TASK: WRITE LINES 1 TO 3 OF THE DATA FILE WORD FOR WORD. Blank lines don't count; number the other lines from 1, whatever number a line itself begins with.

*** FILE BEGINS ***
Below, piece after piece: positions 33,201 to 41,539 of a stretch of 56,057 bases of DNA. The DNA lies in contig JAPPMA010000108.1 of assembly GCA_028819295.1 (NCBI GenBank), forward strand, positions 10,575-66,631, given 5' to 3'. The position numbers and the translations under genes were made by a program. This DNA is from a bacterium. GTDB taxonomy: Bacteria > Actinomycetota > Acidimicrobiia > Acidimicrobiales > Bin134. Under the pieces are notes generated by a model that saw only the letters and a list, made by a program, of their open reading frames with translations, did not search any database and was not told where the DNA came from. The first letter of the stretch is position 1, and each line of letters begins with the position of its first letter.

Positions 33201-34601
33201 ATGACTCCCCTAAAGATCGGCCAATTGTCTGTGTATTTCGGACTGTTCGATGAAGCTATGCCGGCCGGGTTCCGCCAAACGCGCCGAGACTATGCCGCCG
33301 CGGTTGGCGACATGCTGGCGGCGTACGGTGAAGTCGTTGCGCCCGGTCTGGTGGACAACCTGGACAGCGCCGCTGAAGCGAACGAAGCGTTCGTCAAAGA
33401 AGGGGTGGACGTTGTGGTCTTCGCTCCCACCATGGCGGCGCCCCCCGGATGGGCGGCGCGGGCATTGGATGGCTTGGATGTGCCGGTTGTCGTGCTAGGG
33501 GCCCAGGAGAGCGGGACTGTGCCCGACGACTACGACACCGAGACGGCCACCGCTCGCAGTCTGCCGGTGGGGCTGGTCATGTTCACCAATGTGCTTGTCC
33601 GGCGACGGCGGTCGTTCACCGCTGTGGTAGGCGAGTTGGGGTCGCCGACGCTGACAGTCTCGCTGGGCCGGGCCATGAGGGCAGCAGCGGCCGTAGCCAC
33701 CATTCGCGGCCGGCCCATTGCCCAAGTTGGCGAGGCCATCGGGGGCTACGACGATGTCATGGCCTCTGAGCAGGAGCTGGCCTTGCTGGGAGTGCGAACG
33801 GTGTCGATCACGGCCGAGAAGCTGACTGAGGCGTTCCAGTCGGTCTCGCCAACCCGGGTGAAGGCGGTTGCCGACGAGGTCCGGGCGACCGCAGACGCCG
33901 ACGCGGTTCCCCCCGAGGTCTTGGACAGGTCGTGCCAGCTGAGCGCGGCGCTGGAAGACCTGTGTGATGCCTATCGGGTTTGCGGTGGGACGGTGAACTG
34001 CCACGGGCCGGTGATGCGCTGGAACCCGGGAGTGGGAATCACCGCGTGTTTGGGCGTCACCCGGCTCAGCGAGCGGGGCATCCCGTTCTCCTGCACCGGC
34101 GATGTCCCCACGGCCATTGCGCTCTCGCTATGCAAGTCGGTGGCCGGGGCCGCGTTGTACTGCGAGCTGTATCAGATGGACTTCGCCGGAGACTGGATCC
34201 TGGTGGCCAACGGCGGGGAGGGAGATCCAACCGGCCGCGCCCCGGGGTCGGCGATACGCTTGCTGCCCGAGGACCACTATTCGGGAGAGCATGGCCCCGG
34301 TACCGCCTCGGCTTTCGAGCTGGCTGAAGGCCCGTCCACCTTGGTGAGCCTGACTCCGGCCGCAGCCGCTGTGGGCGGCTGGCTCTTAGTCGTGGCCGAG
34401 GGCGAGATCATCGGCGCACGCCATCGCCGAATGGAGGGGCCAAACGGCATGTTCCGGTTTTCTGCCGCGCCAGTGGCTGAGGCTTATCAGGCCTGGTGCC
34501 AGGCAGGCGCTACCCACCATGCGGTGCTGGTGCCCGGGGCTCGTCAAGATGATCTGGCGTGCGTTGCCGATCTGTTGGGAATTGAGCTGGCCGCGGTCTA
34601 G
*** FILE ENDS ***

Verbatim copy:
Below, piece after piece: positions 33,201 to 41,539 of a stretch of 56,057 bases of DNA. The DNA lies in contig JAPPMA010000108.1 of assembly GCA_028819295.1 (NCBI GenBank), forward strand, positions 10,575-66,631, given 5' to 3'. The position numbers and the translations under genes were made by a program. This DNA is from a bacterium. GTDB taxonomy: Bacteria > Actinomycetota > Acidimicrobiia > Acidimicrobiales > Bin134. Under the pieces are notes generated by a model that saw only the letters and a list, made by a program, of their open reading frames with translations, did not search any database and was not told where the DNA came from. The first letter of the stretch is position 1, and each line of letters begins with the position of its first letter.

Positions 33201-34601
33201 ATGACTCCCCTAAAGATCGGCCAATTGTCTGTGTATTTCGGACTGTTCGATGAAGCTATGCCGGCCGGGTTCCGCCAAACGCGCCGAGACTATGCCGCCG